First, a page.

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Lopez in Circus Polka. Photo by Alexander Iziliaev, Courtesy MCB.

When Miami City Ballet artistic director Lourdes Lopez was a principal dancer at New York City Ballet, she missed her opportunity to honor Jerome Robbins onstage. "Every time there was a celebration for Jerry, I was either injured or had just retired," says Lopez. "I was never able to publicly thank him onstage for all that he taught us and the beauty he left us."

But when Lopez was planning MCB's Jerome Robbins Celebration for the 100th anniversary of the legend's birth, she saw an opportunity. She asked the Robbins Trust to allow her to perform the Ringmaster in Robbins' Circus Polka, a role the choreographer originated himself.

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Videos are a great alternative when auditioning in person isn't possible. Here are some general guidelines for making a good impression.

1. Follow directions. Before filming, research what each school you're interested in requires. "It demonstrates your ability to follow instructions, and schools pay attention to that," says Kate Lydon, artistic director of American Ballet Theatre's summer intensives and the ABT Studio Company. "If the guidelines haven't been followed, your video might not be watched the whole way through." You may need to make multiple versions to accommodate different schools.

2. Videos should be no longer than 10 minutes. "Keep it short, simple and direct," advises Philip Neal, dance department chair at The Patel Conservatory and artistic director of Next Generation Ballet. "You have to be sensitive to how much time the director has to sit down and look at it." Barre can be abbreviated, showing only one side per exercise, alternating. Directors will be looking at fundamentals—placement, turnout, leg lines, stability—but don't ignore musicality or movement quality. Make sure music choices match combinations and are correctly synced in the footage.

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I want to be a professional dancer, but my parents won't listen. They either don't think I can do it (contrary to what my teachers have said) or they won't let me take the necessary steps to become a professional. Please help. —Audrey

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They say that pigeons mate for life—perhaps that's why these birds naturally symbolize the young lovers in Sir Frederick Ashton's The Two Pigeons. In these two clips from a 1987 performance in Pisa, Alessandra Ferri and Robert LaFosse—then stars with American Ballet Theatre and New York City Ballet, respectively—dance a rapturous pas de deux at the end of Act II. With tiny pricks of her feet and bird-like flaps of her elbows in Part 1, Ferri marks her anguish, thinking she's been abandoned for another woman. Later, both she and LaFosse grow more and more entangled as they reconcile, Ferri dancing with the passionate abandon she's famous for. I love how in Part 2 (0:20), they can't seem to get enough of each other as their necks arch and intertwine. At the end of the ballet, two pigeons fly in to perch symbolically on the chair—er, there's supposed to be two. It looks like one missed its cue at this performance! No matter—Ferri and LaFosse's dancing make it clear that these young lovers are meant to be together for life. Happy #TBT!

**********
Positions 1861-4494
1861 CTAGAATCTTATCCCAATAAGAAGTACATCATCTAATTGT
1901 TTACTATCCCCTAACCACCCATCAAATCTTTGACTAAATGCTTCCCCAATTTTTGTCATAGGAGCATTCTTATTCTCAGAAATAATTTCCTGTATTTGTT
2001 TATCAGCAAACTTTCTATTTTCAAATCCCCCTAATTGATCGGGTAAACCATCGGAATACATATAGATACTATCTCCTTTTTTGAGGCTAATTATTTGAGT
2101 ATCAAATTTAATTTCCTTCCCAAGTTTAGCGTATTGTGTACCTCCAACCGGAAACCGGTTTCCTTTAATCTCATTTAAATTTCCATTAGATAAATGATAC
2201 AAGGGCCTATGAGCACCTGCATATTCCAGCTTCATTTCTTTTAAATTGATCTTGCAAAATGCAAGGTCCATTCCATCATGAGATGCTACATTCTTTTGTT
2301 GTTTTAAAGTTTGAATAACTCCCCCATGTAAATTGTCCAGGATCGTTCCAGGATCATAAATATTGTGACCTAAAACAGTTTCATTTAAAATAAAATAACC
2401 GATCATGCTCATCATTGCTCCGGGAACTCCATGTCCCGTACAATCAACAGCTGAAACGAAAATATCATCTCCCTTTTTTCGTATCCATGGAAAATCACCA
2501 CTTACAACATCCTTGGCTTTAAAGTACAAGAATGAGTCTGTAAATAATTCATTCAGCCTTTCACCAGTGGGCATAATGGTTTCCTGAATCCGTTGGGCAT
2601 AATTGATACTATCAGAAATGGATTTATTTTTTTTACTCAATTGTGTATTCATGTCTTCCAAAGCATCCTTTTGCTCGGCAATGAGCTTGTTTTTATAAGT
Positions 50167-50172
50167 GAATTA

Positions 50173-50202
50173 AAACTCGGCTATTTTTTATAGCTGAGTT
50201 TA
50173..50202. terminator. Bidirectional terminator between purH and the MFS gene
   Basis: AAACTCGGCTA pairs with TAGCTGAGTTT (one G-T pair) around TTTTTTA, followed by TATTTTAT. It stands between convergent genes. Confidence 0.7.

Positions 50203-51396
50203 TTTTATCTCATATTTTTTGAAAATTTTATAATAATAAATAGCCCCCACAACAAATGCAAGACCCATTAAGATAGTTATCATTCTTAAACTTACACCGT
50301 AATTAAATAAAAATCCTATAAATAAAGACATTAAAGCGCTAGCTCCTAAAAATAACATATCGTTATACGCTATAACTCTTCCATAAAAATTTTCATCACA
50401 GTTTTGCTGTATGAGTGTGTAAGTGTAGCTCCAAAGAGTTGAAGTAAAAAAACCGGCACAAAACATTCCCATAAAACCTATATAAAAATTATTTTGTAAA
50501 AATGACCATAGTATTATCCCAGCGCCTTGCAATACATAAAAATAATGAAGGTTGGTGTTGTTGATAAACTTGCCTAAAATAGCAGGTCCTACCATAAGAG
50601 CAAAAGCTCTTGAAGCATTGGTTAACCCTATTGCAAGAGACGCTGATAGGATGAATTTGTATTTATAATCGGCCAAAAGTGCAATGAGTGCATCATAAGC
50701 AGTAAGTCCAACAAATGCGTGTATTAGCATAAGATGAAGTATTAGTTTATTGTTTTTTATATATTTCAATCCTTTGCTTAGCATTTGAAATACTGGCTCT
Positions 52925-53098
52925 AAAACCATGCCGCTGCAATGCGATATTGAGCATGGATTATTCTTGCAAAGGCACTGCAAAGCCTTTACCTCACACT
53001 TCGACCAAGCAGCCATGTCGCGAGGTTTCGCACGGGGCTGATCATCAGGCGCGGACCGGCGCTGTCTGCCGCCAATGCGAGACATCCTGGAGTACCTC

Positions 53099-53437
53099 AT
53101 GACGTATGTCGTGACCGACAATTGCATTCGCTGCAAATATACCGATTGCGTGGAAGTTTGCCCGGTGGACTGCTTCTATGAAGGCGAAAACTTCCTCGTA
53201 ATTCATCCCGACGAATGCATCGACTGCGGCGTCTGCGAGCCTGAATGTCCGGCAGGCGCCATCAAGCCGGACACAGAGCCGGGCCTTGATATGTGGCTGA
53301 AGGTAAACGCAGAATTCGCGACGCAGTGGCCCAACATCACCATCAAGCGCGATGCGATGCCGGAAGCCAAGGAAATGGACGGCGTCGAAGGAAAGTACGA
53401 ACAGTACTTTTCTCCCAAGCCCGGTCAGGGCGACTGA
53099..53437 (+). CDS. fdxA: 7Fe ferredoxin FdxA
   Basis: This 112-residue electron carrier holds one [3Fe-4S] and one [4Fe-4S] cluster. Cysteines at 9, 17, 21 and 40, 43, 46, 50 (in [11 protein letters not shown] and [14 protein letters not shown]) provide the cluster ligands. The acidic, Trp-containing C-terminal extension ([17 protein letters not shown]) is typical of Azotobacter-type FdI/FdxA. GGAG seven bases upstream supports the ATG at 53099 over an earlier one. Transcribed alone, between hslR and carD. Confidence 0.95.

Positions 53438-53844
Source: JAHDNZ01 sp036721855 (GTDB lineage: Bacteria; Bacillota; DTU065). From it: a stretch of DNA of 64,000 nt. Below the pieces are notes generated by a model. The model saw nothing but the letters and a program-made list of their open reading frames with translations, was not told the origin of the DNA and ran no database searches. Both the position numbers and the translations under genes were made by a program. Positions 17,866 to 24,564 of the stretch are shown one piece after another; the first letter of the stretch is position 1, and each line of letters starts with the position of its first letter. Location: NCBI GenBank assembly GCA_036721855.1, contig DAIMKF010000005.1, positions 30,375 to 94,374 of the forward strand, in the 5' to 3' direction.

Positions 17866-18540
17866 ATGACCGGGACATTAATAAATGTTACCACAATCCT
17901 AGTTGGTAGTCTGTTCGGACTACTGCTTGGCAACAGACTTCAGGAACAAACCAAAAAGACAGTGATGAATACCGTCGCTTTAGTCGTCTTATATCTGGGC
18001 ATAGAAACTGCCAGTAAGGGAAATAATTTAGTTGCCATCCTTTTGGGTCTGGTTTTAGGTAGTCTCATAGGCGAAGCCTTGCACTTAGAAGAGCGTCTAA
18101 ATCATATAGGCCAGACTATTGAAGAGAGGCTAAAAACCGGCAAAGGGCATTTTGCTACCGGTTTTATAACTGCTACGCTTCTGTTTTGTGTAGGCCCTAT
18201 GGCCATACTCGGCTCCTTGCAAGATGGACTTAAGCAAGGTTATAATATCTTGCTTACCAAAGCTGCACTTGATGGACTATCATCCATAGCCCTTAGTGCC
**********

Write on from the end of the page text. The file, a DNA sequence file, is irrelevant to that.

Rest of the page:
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Summer Study Advice
The author at 13, rehearsing at her home studio, Ballet Arts Theater, in Endicott, NY. Courtesy McGuire.

This story originally appeared in the December 2010/January 2011 issue of Pointe.

As a young student at a small ballet school in upstate New York, I was obsessed with getting into the School of American Ballet. From the age of 10, I entered class each day with the ultimate goal of studying at SAB dangling before me like a carrot on a stick. Every effort I made, every extra class I took was for the sole purpose of getting into what I thought was the only ballet school that really mattered.

I auditioned for SAB's summer program for the first time when I was 12. In the weeks that followed, I became a vulture hovering over my family's mail, squawking at my mother if the day's letters were not presented for my inspection when I walked through the door. The day the letter finally arrived, it was thin and limp. I cried for a week as I dealt with the crushing feeling of rejection for one of the first times in my life.

My mind filled with questions and self-doubt. What was wrong with me? Why wasn't I good enough? I figured I must be too fat, too slow, my feet too flat. I had worked so hard. I had wished on every fallen eyelash and dead dandelion in pursuit of my single goal, just to have a three-paragraph form letter conclude that I was a failure. For a while, I let myself wallow in the comfort of my resentment, content to believe that success should have come easily, and that to fall was the same as to fail.